Blood Platelets – Our Deadly Buddies

Blood Platelets


Have you ever wondered how your blood stays in a liquid form when it’s running through your body but as soon as it leaks out of a vessel it can turn into a hard gel? The key is platelets, small fragments of very large cells that stick together when there is damage to your blood vessels. Platelets help to keep the blood in the blood vessels when we give ourselves minor injuries during the day (like just bumping your leg on some furniture), or if our vessels become too weak and tear a little bit.

But platelets need the right type of nutrients to perform their function properly. If the well-being of platelets is not considered then a person can end up with a deficiency and bleed excessively or they can end up with an inappropriate clot that blocks oxygen delivery to certain organs.

In fact, it’s very important to give all the different cells in your body that kind of nutrients they need. This is possible by maintaining a healthy diet and making sure you get the vitamins and minerals, and other essential nutrients you need. For more information on these dietary components, you can visit Customer Review, a website that looks at various health aspects and how they can be managed through dietary intervention.

The Journey Of A Platelet

Platelets are made in the bone marrow like other blood cells. Bone marrow is the spongy tissue that can be found in certain bones of the body like the hip and the thigh bone. They start off as giant cells called megakaryocytes. As they grow and mature these megakaryocytes break off into smaller fragments that are no longer living cells. These fragments are called platelets. Platelets then move into the blood and are relatively inactive. This is until they meet a break in the vessel wall where all bits of unusual tissues are sticking out. They bind to these projections and release all of their contents. This changes them from a sphere shape to a flat pancake shape. The substances they release help other platelets to stick and eventually the wall of the blood vessel is sealed off.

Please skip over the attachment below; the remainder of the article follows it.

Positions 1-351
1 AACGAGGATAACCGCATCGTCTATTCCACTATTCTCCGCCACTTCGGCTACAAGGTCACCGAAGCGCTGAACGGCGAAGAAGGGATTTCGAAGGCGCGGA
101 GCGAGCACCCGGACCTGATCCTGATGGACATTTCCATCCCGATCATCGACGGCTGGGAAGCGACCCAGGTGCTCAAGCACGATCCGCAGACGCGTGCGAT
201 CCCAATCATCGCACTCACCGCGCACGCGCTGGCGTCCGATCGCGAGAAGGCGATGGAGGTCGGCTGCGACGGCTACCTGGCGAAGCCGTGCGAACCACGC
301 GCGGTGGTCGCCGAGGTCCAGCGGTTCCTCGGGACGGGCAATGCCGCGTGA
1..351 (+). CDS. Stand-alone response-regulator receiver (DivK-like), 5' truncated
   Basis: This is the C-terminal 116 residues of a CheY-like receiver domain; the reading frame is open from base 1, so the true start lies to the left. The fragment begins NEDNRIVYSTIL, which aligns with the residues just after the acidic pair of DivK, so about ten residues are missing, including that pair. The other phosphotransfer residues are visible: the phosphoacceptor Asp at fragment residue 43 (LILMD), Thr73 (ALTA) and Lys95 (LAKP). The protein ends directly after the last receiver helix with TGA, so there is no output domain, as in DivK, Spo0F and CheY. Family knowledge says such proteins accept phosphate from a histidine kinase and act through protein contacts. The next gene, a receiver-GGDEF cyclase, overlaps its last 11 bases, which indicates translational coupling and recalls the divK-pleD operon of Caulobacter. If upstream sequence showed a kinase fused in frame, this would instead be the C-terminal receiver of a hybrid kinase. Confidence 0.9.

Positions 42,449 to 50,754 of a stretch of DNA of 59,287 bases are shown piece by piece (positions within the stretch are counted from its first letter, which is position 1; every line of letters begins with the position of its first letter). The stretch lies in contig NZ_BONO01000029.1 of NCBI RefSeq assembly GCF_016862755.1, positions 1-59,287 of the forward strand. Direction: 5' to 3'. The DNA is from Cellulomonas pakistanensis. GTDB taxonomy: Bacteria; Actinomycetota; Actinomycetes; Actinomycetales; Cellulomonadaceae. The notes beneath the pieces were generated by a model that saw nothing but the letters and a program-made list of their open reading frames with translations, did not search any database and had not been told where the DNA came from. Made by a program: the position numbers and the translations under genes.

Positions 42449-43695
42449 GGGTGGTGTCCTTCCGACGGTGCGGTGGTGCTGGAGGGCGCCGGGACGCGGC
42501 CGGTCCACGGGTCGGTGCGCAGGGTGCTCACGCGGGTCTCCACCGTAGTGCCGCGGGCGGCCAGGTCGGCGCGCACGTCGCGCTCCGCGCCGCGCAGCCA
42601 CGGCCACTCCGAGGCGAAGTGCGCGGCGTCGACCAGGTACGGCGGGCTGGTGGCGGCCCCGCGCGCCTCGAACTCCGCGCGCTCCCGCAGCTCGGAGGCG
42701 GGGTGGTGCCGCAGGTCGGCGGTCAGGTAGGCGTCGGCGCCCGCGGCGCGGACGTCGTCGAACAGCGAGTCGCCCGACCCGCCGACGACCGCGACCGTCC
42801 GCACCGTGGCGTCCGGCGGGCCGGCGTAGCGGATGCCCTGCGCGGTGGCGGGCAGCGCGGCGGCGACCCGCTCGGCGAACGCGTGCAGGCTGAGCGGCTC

Giving Your Platelets Everything They Need

Several blood disorders start before the cells are even mature. If the cells don’t get everything they need in the bone marrow then they are of inferior quality when they exit and this can lead to particular blood disorders. For example, if a person doesn’t have enough Vitamin B12 in their diet, all the kinds of blood cells leave the bone marrow as big floppy structures instead of the robust units they are meant to be. The same goes for vitamin B9. If a person doesn’t have enough of either of these vitamins, they develop a disorder called megaloblastic anemia.

When Clotting Goes Wrong

There are times as well when platelets perform their function too well. They can clot when they’re not supposed to end this can lead to life-threatening conditions. Many of the cardiovascular diseases that are responsible for many deaths in the United States and globally are caused by inappropriate platelet clotting.

But what makes these platelets clot when they’re not supposed to? Well platelets, despite not being living cells – are highly active. They respond to a number of different chemical signals. One of those signals is the inflammatory chemicals called prostaglandins which are released when surrounding cells are damaged (this makes sense because when blood vessel cells are damaged, the platelets want to plug that hole up). The problem is, there are also chemicals in our environment called free radicals, that react with cell membrane molecules to produce isoprostanes, which have a similar effect on platelets. Therefore, free radicals can greatly increase the chance of inappropriate clotting. There is no need to panic though if you consume very high levels of antioxidants. Antioxidants stop free radicals from causing any damage.

Another example is a fat plaque building up in your artery. If you have very high levels of cholesterol, they deposit in the artery and that eventually ruptures and can form a clot that can be fatal. There are various other factors that increase the chance of inappropriate clot formation like smoking, remaining stationary for very long periods of time and high blood pressure.

So take care of your platelets. Give them the right nutrients and stay away from the wrong ones. If you treat them well, they return the favor.

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